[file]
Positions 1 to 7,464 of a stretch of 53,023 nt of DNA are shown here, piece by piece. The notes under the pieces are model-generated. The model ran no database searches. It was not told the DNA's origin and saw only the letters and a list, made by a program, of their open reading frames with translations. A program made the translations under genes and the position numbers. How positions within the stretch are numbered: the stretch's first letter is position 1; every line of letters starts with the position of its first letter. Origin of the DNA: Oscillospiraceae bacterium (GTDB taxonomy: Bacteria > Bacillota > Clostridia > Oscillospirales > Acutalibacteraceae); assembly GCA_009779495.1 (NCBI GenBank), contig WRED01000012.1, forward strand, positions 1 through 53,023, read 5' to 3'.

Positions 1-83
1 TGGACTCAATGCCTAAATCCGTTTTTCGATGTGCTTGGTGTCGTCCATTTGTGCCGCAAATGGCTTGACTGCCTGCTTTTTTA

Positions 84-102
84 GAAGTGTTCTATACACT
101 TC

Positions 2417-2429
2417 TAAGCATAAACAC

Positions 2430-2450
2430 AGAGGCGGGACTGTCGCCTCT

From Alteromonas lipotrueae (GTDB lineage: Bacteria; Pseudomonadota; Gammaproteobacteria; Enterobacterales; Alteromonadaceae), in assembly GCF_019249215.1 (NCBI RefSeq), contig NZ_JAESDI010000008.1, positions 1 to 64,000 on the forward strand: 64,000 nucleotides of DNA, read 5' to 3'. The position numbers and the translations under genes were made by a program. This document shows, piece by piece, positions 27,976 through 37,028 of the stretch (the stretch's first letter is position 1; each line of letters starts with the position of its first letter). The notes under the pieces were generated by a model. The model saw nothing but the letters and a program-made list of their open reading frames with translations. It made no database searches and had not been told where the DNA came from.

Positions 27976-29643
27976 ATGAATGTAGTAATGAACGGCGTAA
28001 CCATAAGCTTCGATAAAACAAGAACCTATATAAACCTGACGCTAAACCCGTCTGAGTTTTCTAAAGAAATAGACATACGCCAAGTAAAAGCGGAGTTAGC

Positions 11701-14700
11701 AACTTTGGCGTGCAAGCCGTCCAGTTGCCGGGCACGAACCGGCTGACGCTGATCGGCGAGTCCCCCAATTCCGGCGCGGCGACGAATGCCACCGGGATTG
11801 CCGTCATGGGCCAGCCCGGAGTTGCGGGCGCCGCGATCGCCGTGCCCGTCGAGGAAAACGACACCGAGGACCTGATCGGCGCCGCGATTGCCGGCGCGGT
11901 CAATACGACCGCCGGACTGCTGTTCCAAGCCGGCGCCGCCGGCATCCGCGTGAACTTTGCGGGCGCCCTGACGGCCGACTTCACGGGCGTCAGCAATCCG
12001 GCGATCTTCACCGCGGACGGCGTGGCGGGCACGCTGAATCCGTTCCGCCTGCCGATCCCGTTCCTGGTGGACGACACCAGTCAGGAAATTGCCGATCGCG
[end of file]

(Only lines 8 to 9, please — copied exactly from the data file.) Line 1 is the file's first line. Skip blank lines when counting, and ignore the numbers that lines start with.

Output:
2417 TAAGCATAAACAC

Positions 2430-2450